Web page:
The numerical model (SPASE) presented in this work simulates the evolution of alluvial landscapes. It is capable of reproducing the formation of floodplains and terraces at conditions similar to central Amazonia. The tested scenarios allow us to quantitatively explore the responses of the central Amazonia topography to climatic and base-level changes.
5.1 Model behavior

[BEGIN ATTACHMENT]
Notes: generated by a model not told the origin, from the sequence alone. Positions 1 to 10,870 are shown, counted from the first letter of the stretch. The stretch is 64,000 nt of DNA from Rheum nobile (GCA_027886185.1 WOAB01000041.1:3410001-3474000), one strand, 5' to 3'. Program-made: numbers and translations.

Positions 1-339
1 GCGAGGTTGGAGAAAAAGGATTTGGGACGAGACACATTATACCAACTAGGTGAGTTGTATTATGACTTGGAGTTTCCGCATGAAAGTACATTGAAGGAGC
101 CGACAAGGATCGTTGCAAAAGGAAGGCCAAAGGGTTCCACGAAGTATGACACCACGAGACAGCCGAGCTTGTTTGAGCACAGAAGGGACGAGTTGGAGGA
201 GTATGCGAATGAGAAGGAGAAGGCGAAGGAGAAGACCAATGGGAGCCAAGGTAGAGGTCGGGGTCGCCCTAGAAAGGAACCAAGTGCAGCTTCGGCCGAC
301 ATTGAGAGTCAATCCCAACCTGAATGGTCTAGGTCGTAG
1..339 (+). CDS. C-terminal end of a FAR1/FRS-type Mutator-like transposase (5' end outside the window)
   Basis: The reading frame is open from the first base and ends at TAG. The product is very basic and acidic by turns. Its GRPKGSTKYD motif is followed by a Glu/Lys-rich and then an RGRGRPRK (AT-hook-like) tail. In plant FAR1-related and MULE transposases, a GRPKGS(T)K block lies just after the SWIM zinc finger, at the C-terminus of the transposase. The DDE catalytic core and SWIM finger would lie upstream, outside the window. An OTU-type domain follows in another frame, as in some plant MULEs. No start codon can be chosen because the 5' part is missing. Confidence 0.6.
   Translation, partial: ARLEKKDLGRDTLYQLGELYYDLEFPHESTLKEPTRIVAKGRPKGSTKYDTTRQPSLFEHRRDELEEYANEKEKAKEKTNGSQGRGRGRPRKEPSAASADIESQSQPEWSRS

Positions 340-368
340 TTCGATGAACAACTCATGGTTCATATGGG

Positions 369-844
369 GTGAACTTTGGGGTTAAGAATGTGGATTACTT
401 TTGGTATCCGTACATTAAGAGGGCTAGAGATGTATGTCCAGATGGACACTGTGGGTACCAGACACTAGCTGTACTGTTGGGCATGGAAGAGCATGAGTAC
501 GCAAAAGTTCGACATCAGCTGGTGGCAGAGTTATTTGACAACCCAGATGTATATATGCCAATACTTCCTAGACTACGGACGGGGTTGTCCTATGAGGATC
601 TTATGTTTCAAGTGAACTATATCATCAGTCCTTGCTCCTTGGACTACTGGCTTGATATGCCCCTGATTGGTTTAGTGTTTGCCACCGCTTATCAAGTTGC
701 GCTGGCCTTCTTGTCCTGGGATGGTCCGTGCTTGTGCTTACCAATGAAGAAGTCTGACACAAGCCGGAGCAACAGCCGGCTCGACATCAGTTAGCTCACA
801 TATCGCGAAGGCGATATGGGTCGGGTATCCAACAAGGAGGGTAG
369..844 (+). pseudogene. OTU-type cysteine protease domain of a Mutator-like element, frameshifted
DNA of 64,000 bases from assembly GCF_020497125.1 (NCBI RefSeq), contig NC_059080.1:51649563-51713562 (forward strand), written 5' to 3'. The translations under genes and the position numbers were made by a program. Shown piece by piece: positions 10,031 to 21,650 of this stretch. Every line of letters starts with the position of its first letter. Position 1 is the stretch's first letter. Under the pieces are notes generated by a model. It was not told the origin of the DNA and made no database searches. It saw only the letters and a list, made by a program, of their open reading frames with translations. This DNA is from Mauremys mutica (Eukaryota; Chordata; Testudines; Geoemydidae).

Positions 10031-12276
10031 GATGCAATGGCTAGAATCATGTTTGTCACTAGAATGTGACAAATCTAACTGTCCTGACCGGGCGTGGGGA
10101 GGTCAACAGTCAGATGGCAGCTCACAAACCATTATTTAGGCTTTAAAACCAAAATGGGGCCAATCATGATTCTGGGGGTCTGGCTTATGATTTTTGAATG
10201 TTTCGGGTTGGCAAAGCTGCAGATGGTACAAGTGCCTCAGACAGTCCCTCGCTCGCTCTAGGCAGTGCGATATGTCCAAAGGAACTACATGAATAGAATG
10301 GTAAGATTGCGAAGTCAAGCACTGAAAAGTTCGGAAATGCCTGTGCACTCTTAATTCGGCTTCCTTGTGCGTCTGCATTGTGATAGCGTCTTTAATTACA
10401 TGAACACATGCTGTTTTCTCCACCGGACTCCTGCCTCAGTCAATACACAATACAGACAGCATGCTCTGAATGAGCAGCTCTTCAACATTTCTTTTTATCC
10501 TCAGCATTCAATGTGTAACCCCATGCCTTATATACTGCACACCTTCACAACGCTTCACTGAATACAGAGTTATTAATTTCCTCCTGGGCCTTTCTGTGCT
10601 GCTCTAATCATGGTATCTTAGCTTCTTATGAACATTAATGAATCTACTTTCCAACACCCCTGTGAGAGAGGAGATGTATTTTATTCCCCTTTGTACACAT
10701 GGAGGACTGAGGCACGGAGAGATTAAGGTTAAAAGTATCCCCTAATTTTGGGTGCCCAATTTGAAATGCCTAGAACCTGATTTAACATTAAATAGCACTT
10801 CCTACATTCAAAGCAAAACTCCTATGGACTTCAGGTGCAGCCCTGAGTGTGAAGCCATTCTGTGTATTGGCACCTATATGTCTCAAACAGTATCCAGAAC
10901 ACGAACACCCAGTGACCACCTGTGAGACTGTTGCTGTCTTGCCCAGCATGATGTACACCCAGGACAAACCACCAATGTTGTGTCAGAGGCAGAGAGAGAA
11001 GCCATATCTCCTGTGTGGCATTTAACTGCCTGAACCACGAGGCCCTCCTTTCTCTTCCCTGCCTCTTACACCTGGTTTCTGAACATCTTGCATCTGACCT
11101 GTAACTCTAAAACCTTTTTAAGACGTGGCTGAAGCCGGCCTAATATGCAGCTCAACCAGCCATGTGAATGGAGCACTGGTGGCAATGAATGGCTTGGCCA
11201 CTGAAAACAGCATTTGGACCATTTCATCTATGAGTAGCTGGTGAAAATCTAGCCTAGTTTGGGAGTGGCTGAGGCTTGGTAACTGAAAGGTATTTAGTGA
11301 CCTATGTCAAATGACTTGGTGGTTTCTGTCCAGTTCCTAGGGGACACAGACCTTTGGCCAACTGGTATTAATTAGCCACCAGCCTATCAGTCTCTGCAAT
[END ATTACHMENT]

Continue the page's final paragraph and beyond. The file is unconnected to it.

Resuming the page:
On the floodplains, the occurrence of erosion or sediment accumulation in the modeled scenarios are inherently related to the difference between the sediment transport capacity, which depends on water discharge and slope (Eq. 1 in Sect. 3), and the sediment discharge (Eq. 2 in Sect. 3). Accordingly, as we start our calculations with the conditions where sediment discharge in the model streams is at capacity, then any changes in either water or sediment discharge will initiate a phase of channel steepening or flattening in order to re-establish the at-capacity conditions. Accordingly, by applying Eq. (5), we infer that the rivers in our model are at capacity upstream the model grid during the model runs. Since most of these rivers have their sediment sources either in the high Andes or in the elevated plateaus with a generally thick regolith cover (an exception is the Negro River), we anticipate that sufficient sediment is available to be eroded by overland flow erosion so that sediment flux of the major streams is at capacity. Accordingly, if we maintain sediment discharge at a constant value and only change water supply, then an increase or a decrease in water discharge will respond in a flatter or steeper channel gradient, respectively, in order to reach a condition where sediment discharge equals the sediment transport capacity. In addition, because data on modern sediment and water discharge in the Amazonian streams (Filizola and Guyot, 2009) suggest that sediment discharge relates to water discharge with an exponential factor of γ∼0.5 (Eq. 5 in Sect. 3), Fig. S7), then changes in the sediment transport capacity are less than shifts in water discharge. Therefore, provided that sediment discharge in the current Amazonian rivers is at capacity, as has been inferred upon setting up the initial conditions (Fig. 3), then a 30 % drop in water supply will decrease the sediment transport capacity by approximately 16 %. In this case and according to Eq. (1), the channel and thus the entire floodplain will steepen, depending on the combined effect of the deposition rate of sediment (Eq. 2) and the width of the floodplain. Sediment accumulation will then proceed from upstream to downstream because the modeled change in the water budget is considered as downstream directed forcing. In the same sense, a 30 % increase in water discharge will increase the sediment supply by the same amount, i.e., 16 %. Because an increase in water runoff shifts the model streams to a condition where sediment flux is at under capacity, the model rivers will start to entrain sediment, thereby flattening the valley floor, as revealed by the model results (Fig. 5). Because in either scenario, erosion will continue on the higher elevated terraces adjacent to the trunk streams, the sediment contribution in the tributary streams will first be high and then decrease with time. As a consequence, the elevation of the main valley floor will not be the same as the initial situation after several model cycles (Fig. 5). The model response to changes in water discharge and precipitation thus ultimately reflects the effect of the sediment rating curve, which yields a non-linear relationship (γ=0.5) between water and sediment discharge.